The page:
Case Western Reserve Announces
New University Librarian
Case Western Reserve University has selected a new university librarian. Arnold Hirshon, who has more than 30 years of experience in the management of nonprofit organizations, academic libraries and information technology, will begin his new duties on August 16. He also will hold the title of associate provost.
"We're very enthusiastic about him," said Lynn Singer, deputy provost and a member of the search committee. Several search committee members cited Hirshon's international experience as a plus.
Hirshon succeeds Joanne Eustis, who retired last December after 11 years as university librarian.
Hirshon is currently the chief strategist and executive consultant for LYRASIS Inc., the nation's largest library consortia organization serving libraries and information professionals in the United States and abroad. Read more.
The university will be closed July 5 to observe the Fourth of July holiday. The Daily will resume publication July 6.
The summer barbecue season will conclude July 7 with a Hawaiian menu and music by Kris Koch on the quad. The cost is $7.75 per person, and includes a full menu, beverage and dessert. CaseCharge, CaseCash and cash accepted. Go online for more information.
The campus community is invited to view the Writing Week 2010 archives online.
For Faculty and Staff
The Department of Human Resources is conducting a customer service survey. Participants can enter a drawing for an Amazon Kindle. Today is the last day to take the online survey.
This section will be updated occasionally during the summer. Refer to the "Campus News" section for general information.
Refer to the University Circle Inc. website for a list of upcoming events and activities.
The views and opinions of those invited to speak on campus do not necessarily reflect the views of the university administration or any other segment of the university community.
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July 2, 2010
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In the News
The New York Times July 1, 2010
Tibetans live at altitudes of 13,000 feet, breathing air that has 40 percent less oxygen than is available at sea level, yet suffer very little mountain sickness. The reason, according to a team of biologists in China, is human evolution, in what may be the most recent and fastest instance detected so far. Independently, a group led by Cynthia M. Beall, an anthropologist at Case Western Reserve University, and Yong-Tang Zheng of the Kunming Institute of Zoology in China has detected a genetic change in the same gene in Tibetans and found that it correlated with having less hemoglobin in the blood.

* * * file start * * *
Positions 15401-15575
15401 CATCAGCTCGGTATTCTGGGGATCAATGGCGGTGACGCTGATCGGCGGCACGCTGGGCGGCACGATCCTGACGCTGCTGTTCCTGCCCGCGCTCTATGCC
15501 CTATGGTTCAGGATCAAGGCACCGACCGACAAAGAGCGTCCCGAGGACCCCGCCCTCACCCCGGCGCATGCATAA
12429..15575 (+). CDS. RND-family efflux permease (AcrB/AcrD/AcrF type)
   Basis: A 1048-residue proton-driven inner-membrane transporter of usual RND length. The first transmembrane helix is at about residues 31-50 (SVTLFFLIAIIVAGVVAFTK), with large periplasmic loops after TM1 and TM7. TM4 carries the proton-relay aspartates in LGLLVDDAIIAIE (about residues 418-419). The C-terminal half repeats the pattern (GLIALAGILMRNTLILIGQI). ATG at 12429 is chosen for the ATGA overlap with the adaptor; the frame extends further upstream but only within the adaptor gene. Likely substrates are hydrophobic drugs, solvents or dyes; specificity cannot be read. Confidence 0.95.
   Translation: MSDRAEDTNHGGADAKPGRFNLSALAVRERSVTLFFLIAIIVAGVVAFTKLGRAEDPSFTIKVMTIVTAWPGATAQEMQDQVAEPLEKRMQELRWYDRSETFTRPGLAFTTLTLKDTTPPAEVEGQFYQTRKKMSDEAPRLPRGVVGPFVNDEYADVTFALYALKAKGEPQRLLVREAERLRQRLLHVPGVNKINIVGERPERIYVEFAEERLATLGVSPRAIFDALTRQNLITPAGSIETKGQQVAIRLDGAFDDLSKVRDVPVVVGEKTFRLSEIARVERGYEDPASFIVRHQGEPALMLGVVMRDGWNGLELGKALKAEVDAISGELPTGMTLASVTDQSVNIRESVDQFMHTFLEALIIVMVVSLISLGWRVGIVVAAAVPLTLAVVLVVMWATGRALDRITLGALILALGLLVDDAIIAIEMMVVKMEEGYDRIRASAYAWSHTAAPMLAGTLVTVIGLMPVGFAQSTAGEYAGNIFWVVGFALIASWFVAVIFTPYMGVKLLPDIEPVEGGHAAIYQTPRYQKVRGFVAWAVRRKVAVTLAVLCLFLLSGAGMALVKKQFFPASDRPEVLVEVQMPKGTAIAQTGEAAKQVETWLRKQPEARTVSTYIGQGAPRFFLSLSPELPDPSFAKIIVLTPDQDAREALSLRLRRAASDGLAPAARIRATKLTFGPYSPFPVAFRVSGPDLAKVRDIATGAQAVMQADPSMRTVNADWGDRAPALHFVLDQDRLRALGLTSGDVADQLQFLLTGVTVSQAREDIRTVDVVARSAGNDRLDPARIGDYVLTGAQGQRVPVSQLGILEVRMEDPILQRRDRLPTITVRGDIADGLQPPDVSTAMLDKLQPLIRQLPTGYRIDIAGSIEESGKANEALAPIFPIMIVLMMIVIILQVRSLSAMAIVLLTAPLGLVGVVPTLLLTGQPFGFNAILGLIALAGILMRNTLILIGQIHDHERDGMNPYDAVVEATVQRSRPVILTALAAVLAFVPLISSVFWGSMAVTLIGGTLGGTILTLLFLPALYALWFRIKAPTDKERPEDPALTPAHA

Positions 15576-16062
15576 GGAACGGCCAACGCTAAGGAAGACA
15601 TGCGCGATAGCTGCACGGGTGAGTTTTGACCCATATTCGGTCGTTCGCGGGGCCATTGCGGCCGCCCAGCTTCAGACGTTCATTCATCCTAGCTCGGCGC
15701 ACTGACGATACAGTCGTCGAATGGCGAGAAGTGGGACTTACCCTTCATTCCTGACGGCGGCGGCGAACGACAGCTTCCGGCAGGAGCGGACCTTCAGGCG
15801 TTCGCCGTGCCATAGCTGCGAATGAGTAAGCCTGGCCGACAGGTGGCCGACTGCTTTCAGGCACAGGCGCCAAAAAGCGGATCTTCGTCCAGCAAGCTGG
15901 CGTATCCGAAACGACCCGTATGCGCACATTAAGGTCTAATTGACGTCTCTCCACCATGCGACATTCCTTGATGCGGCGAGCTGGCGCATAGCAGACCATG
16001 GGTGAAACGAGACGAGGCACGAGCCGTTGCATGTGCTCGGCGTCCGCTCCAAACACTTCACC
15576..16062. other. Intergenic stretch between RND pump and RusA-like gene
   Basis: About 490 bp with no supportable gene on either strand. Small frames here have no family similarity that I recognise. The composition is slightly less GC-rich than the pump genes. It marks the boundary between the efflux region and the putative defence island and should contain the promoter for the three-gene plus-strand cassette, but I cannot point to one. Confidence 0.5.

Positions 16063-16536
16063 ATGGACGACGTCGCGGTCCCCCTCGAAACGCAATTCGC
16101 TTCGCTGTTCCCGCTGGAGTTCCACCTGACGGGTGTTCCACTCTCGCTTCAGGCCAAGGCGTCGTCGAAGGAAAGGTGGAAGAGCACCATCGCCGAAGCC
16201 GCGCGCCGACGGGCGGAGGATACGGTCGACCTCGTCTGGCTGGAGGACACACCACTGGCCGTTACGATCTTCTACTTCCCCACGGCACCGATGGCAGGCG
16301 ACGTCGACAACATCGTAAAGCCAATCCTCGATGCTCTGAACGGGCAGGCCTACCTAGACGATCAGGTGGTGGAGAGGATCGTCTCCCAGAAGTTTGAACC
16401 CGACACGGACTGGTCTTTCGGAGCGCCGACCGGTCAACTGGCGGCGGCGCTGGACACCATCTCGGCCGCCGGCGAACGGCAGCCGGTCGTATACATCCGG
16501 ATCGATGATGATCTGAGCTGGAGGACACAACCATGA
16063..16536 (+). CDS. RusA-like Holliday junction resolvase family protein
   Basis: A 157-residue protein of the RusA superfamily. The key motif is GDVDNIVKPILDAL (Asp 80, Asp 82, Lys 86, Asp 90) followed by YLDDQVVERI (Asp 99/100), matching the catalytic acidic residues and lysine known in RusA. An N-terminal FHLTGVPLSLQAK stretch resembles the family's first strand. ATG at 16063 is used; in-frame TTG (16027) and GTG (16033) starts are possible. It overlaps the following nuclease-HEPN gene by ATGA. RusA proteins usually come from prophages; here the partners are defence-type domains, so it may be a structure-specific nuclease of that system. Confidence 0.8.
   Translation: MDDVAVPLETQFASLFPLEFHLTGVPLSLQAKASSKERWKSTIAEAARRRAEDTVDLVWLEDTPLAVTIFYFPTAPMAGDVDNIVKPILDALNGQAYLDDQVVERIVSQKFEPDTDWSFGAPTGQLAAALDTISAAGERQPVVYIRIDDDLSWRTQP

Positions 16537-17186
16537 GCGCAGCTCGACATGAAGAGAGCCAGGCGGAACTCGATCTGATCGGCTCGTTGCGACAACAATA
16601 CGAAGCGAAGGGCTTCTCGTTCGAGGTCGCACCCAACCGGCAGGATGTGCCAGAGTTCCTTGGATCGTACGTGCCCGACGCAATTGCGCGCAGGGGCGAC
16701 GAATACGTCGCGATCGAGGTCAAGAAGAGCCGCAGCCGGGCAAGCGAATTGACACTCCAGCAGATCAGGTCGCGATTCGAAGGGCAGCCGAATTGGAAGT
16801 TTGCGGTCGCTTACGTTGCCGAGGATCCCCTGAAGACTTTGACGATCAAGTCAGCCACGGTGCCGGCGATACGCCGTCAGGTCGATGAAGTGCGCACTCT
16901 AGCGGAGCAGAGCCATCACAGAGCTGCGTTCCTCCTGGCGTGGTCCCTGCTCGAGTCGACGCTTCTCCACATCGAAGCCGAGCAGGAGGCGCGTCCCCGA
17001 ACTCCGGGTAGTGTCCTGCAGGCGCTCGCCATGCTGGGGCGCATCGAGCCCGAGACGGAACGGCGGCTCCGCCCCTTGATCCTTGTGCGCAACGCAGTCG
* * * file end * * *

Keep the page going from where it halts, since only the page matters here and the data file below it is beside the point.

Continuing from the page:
Science Daily July 1, 2010
Labels on the popular insulin pen used by people with diabetes warn against visually-impaired people using pens to measure out and administer their insulin dosage. A Case Western Reserve University pilot study from the Frances Payne Bolton School of Nursing overturns that thinking, finding that visually impaired people actually did slightly better than their seeing peers, although the difference was not statistically significant. Ann S. Williams, the lead investigator of the study, "A Comparison of Dosing Accuracy: Visually Impaired and Sighted People Using Insulin Pens," speculates, based on observations of individuals in the study, that the reason behind the poor performance of certain individuals in the sighted group is that some glossed over important instructions about how to use the pen.
The Plain Dealer July 1, 2010
A tugboat company with a growing stature in ship building and repair just received a 700-ton lift in its plans to expand. Great Lakes Towing Co. hosted Gov. Ted Strickland and a handful of elected officials Thursday, to celebrate an $8 million development on the Old River Channel, near the mouth of the Cuyahoga River. The article, which also talks about wind energy, references Case Western Reserve University.
Cleveland Jewish News July 2, 2010
Four faculty members from Case Western Reserve University recently received Diekhoff Awards for outstanding contributions to the education of graduate students through advising and classroom teaching.
Higher Ed News
Chronicle of Higher Education July 1, 2010
Colleges are ramping up efforts to connect with prospective students through Twitter — but students aren't interested, a new study says. Evidence has shown that teenagers rely on college visits and websites to learn about colleges, rather than social-media outlets.